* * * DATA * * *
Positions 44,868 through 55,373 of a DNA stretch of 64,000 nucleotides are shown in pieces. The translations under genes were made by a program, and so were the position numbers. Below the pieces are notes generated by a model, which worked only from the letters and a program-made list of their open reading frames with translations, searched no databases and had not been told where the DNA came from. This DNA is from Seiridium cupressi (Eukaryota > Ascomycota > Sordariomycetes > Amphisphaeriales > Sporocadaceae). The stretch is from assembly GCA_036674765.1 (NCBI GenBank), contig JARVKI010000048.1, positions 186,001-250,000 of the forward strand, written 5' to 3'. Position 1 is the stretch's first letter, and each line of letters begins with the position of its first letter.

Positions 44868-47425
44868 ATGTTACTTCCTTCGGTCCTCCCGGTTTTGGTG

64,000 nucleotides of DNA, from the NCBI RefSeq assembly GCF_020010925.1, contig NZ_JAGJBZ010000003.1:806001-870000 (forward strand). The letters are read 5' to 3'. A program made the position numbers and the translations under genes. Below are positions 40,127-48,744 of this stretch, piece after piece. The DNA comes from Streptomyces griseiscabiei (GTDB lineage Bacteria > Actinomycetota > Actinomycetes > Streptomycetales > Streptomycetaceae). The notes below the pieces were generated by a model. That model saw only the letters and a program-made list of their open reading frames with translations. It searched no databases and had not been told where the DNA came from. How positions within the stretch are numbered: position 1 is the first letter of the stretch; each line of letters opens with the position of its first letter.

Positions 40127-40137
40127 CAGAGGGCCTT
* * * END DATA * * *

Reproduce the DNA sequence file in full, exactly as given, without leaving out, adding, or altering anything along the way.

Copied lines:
Positions 44,868 through 55,373 of a DNA stretch of 64,000 nucleotides are shown in pieces. The translations under genes were made by a program, and so were the position numbers. Below the pieces are notes generated by a model, which worked only from the letters and a program-made list of their open reading frames with translations, searched no databases and had not been told where the DNA came from. This DNA is from Seiridium cupressi (Eukaryota > Ascomycota > Sordariomycetes > Amphisphaeriales > Sporocadaceae). The stretch is from assembly GCA_036674765.1 (NCBI GenBank), contig JARVKI010000048.1, positions 186,001-250,000 of the forward strand, written 5' to 3'. Position 1 is the stretch's first letter, and each line of letters begins with the position of its first letter.

Positions 44868-47425
44868 ATGTTACTTCCTTCGGTCCTCCCGGTTTTGGTG

64,000 nucleotides of DNA, from the NCBI RefSeq assembly GCF_020010925.1, contig NZ_JAGJBZ010000003.1:806001-870000 (forward strand). The letters are read 5' to 3'. A program made the position numbers and the translations under genes. Below are positions 40,127-48,744 of this stretch, piece after piece. The DNA comes from Streptomyces griseiscabiei (GTDB lineage Bacteria > Actinomycetota > Actinomycetes > Streptomycetales > Streptomycetaceae). The notes below the pieces were generated by a model. That model saw only the letters and a program-made list of their open reading frames with translations. It searched no databases and had not been told where the DNA came from. How positions within the stretch are numbered: position 1 is the first letter of the stretch; each line of letters opens with the position of its first letter.

Positions 40127-40137
40127 CAGAGGGCCTT